An assistant dog has visited the same animal clinic in Irlam for the last five years to do hydrotherapy.
Emma Jane Cox Harris, 47, has had her assistant dog, Tinto, for six years. They were partnered when Tinto, now eight, was 18 months old.
Emma said: “When I got her, I wanted something that was just for her because her life is based around me.
“But also, Tinto has a weakness in her front legs, and like us, dogs are right or left-handed.”
Since Tinto is an assistant dog, she can do many things, like retrieving items for Emma and turning on light switches.
Emma said that Tinto favours the right direction, so when Tinto used to jump up at a light switch or button, she would favour her right side and hit the wall first.
“It’s her right leg that’s weak,” said Emma.
However, since the hydrotherapy, Tinto has learned to swim in the opposite direction. As a result, she now uses her left side too when doing tasks for Emma.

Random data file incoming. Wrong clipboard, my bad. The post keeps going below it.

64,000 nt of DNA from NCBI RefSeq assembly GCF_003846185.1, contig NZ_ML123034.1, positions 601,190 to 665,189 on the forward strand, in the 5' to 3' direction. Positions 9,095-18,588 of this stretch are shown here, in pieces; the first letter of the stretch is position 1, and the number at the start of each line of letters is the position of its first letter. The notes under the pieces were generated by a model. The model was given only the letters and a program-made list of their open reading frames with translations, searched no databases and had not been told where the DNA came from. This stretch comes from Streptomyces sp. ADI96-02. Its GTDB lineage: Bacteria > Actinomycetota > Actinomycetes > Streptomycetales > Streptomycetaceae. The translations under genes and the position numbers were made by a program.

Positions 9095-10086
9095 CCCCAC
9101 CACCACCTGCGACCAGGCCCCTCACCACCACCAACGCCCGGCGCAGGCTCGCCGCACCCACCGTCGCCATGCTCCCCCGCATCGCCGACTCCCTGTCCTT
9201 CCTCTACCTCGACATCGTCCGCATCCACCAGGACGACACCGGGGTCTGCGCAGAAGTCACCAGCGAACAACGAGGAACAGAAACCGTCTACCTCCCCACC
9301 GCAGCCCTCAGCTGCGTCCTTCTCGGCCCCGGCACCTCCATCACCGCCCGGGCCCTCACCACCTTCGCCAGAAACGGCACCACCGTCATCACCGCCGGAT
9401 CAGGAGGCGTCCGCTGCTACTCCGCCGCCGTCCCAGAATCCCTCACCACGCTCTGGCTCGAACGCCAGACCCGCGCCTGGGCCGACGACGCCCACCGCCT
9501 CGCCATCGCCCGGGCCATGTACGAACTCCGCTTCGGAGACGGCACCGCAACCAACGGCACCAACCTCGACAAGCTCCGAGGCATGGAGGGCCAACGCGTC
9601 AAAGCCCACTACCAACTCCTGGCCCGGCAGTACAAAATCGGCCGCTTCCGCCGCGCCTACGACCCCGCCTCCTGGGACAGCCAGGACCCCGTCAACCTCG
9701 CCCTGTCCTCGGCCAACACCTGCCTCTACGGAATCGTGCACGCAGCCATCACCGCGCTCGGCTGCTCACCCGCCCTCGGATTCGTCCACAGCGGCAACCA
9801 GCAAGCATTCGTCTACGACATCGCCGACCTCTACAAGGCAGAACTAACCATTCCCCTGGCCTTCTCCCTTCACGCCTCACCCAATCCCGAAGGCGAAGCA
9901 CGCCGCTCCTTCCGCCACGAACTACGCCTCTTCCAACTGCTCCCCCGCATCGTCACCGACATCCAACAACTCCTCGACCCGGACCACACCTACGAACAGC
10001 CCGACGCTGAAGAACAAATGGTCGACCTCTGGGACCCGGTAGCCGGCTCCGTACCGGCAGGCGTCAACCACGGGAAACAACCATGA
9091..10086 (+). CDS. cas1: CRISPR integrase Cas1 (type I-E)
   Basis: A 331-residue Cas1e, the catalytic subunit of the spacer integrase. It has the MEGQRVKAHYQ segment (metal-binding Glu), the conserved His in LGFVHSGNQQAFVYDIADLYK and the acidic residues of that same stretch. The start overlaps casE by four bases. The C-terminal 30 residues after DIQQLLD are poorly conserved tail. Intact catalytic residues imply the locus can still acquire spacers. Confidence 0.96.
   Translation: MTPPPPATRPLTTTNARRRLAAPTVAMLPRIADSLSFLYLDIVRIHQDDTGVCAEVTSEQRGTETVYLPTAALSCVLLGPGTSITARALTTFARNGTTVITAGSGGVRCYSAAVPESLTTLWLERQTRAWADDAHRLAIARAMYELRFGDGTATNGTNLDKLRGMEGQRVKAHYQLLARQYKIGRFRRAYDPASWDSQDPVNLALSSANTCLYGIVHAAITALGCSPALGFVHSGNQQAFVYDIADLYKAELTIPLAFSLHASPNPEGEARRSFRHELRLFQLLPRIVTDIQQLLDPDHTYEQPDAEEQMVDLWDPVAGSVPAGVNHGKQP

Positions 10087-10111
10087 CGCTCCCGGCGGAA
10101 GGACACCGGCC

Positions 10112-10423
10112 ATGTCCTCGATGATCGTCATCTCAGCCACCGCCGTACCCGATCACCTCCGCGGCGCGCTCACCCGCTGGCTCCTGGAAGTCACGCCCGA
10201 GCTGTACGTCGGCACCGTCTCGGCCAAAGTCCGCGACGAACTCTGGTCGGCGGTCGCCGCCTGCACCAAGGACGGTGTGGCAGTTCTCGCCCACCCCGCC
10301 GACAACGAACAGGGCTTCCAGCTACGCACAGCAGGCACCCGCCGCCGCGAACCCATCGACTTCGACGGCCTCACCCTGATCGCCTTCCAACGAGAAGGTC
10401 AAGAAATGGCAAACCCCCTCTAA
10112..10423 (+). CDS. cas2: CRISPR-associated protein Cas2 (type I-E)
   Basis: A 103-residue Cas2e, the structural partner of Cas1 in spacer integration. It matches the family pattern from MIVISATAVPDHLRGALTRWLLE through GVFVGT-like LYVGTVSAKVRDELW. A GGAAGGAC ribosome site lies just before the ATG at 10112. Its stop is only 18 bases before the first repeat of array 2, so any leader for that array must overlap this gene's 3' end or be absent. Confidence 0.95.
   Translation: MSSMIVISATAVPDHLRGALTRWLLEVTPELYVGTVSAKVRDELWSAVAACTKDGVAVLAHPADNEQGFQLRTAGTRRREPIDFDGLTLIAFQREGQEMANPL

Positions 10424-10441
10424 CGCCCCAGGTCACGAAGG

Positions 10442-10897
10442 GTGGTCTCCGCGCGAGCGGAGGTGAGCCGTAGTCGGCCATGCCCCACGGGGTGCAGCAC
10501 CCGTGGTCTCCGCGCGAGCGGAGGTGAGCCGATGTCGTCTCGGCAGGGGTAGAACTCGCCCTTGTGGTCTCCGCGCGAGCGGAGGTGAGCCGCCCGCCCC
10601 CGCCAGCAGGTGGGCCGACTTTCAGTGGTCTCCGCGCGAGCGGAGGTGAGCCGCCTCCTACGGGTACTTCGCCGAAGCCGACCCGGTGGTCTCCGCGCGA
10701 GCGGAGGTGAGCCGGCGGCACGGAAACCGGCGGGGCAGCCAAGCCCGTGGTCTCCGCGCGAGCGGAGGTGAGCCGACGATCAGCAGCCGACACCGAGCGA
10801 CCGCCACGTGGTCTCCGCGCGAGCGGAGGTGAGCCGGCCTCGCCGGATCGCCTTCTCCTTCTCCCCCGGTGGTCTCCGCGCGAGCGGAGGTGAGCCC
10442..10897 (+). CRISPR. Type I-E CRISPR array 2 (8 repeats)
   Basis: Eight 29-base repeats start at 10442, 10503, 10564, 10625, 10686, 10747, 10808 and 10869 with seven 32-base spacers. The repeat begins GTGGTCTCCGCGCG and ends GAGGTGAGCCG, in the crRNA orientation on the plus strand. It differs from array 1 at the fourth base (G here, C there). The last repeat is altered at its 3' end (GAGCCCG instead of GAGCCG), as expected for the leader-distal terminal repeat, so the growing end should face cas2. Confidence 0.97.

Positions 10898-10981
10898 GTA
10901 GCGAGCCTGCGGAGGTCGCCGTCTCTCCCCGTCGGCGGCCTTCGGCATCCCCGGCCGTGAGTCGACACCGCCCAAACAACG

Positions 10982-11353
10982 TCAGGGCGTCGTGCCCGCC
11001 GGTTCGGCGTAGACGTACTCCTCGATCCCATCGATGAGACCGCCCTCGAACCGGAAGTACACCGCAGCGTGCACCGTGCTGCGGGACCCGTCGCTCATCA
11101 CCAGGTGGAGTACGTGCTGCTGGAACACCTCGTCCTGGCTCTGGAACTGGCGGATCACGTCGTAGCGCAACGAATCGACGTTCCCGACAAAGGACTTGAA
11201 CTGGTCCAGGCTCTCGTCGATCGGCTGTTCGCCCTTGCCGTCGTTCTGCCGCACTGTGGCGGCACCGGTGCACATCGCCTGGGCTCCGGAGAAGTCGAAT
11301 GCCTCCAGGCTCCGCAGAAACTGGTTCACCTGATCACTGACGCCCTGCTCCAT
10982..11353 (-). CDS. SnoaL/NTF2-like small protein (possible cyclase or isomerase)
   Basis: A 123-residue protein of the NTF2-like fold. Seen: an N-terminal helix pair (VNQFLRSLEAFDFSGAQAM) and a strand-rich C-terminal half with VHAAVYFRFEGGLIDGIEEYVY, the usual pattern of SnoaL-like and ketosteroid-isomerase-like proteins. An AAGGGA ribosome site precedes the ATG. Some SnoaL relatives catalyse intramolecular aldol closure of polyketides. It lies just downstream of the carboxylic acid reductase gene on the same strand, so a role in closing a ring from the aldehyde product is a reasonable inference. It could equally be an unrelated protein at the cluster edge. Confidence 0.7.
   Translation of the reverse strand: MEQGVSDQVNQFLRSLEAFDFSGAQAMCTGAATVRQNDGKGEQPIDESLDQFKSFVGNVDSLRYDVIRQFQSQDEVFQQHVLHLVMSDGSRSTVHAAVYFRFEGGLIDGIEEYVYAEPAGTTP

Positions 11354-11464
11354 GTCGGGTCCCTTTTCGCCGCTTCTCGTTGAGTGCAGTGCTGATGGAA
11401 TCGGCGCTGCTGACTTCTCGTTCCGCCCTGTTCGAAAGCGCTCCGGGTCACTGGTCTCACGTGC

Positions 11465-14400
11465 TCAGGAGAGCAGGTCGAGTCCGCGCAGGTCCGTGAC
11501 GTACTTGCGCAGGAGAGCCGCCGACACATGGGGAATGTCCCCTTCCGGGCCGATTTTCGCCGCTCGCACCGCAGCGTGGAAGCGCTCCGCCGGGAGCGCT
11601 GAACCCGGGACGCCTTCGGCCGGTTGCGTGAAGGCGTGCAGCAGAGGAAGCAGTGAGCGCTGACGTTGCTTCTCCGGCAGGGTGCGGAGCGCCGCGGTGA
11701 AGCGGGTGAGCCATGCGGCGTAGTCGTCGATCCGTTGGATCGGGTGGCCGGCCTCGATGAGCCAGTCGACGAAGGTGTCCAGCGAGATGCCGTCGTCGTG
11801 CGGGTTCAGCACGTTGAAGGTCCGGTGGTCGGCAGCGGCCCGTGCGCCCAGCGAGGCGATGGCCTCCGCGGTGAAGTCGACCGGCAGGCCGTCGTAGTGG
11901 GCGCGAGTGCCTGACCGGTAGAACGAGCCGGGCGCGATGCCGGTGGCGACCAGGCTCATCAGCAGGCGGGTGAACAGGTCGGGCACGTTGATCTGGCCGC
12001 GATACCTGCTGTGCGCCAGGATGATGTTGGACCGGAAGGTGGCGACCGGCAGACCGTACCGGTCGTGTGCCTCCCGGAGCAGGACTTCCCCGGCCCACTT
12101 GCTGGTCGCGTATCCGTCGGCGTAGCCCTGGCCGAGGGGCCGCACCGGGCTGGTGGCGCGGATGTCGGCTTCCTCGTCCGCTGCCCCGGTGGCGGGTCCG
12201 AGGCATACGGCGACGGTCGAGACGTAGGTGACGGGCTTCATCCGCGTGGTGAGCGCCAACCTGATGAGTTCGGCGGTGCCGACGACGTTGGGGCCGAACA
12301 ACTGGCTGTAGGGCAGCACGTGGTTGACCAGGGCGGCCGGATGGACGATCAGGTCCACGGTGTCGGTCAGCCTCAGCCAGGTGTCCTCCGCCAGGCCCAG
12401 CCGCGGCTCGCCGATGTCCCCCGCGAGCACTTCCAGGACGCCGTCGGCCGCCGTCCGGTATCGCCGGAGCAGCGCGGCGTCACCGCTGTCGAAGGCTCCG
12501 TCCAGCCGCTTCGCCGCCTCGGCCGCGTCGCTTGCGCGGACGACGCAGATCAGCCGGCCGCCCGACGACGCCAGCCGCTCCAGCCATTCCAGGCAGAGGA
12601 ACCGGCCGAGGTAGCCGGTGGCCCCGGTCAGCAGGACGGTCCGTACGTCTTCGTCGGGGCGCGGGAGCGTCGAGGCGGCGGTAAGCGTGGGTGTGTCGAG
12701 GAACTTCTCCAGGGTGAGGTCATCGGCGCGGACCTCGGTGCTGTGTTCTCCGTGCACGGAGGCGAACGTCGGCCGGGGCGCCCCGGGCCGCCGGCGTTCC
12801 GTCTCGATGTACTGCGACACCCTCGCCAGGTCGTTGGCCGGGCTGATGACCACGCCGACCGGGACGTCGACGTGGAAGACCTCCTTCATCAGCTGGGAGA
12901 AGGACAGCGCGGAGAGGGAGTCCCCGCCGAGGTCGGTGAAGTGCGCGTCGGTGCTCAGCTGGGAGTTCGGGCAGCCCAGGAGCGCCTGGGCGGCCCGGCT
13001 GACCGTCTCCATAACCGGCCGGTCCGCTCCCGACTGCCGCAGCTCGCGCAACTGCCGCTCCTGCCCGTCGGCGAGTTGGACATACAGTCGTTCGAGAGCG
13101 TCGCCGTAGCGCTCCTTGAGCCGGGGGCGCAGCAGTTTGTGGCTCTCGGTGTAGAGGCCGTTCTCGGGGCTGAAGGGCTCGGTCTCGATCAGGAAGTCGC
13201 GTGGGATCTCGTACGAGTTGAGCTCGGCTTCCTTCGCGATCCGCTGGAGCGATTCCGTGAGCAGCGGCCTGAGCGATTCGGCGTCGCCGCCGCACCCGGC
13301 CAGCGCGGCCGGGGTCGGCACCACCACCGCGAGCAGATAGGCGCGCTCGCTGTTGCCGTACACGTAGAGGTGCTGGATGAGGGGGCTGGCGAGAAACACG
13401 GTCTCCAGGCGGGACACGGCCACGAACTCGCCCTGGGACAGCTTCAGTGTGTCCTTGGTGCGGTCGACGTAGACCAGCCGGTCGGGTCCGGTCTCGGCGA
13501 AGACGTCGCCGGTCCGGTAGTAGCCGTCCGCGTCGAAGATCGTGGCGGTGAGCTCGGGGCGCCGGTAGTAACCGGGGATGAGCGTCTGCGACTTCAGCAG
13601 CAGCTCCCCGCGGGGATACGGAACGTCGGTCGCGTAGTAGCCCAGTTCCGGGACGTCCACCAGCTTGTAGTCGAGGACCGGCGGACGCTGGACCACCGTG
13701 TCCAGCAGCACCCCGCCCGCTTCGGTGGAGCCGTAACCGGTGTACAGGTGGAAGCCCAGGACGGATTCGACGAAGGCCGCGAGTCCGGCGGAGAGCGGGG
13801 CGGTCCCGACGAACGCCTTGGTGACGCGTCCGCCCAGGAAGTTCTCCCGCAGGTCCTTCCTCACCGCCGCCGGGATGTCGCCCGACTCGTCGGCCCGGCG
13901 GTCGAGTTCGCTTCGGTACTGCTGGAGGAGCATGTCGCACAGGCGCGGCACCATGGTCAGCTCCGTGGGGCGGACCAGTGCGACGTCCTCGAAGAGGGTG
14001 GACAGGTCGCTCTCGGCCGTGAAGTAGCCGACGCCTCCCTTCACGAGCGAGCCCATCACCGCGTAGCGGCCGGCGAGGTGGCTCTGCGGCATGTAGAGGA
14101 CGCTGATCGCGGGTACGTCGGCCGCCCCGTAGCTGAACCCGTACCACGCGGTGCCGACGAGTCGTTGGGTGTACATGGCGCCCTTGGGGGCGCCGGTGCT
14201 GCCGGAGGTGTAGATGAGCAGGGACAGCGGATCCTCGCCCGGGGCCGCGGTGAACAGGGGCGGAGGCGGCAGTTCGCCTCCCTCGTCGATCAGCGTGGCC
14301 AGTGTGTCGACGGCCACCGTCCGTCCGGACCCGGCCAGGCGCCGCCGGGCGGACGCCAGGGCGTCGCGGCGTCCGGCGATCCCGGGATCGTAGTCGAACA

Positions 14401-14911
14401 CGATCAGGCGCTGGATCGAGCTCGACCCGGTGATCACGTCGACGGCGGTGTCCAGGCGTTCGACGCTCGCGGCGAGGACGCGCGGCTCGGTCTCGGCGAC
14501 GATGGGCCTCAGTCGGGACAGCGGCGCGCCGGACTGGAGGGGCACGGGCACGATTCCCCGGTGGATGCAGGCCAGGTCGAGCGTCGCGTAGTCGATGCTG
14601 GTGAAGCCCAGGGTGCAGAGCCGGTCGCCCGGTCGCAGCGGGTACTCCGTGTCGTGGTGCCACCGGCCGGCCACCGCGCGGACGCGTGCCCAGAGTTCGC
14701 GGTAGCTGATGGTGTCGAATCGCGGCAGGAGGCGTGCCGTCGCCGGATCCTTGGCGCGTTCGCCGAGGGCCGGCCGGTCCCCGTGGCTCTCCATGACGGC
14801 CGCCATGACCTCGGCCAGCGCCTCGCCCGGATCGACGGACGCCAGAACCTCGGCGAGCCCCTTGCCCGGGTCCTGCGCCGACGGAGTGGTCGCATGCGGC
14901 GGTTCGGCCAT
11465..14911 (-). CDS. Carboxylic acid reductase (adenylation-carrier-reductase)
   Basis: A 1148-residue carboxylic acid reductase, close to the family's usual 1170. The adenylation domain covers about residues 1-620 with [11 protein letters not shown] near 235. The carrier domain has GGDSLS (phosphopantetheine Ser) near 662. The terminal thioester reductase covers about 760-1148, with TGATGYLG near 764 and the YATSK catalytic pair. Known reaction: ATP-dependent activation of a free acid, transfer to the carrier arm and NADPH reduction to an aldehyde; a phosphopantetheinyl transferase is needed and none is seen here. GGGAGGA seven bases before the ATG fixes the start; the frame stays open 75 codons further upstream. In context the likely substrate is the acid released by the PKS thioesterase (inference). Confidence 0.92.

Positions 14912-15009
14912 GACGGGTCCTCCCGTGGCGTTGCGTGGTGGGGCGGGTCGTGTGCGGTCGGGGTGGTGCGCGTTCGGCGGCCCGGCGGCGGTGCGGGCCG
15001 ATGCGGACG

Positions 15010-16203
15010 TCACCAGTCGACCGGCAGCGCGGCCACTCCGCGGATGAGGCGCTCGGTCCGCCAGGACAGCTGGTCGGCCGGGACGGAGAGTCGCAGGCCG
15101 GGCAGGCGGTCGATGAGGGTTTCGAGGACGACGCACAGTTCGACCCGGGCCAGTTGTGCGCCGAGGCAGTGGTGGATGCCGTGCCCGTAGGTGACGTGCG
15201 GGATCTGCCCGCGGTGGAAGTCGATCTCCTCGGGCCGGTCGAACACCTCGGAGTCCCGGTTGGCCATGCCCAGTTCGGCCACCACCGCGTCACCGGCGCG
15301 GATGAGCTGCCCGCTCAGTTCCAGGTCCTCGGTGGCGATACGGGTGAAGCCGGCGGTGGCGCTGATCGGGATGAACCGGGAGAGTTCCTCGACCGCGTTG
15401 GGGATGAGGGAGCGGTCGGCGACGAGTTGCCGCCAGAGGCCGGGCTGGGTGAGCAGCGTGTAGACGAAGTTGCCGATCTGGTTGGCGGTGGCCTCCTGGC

“I don’t want her to have any lasting problems, and this has strengthened her leg,” said Emma.
The hydrotherapy has had a great impact on Tinto’s behaviour.
Emma said: “Tinto isn’t very good at being separated.
“But going there is the only time Tinto doesn’t show any separation problems. She doesn’t even look back.
“She loves her job, and she loves her walks, but I think the swimming just gives her that extra bit.”
Kath Allsey, a hydrotherapist at Irlam Animal Clinic, said there are many benefits to hydrotherapy.
Kath said: “It’s non weight bearing so there’s no pressure on the joints.
“All dogs exercise on land so…their paws are going down on hard surfaces.
“That’s then pressure on the bones, on the joints, tendons, and if you’ve had surgery, having that just causes untold damage.
“Whereas in the pool, research suggests that if you spend one minute…in fairly deep water like what we have, and working at a steady pace, that’s the equivalent to one mile on hard surface.
“It just benefits them no end, especially in the colder weather now because arthritis is setting in and it just relaxes the muscles, the joints.”
She added: “There’s no pressure there. The whole wellbeing – it’s great for them.”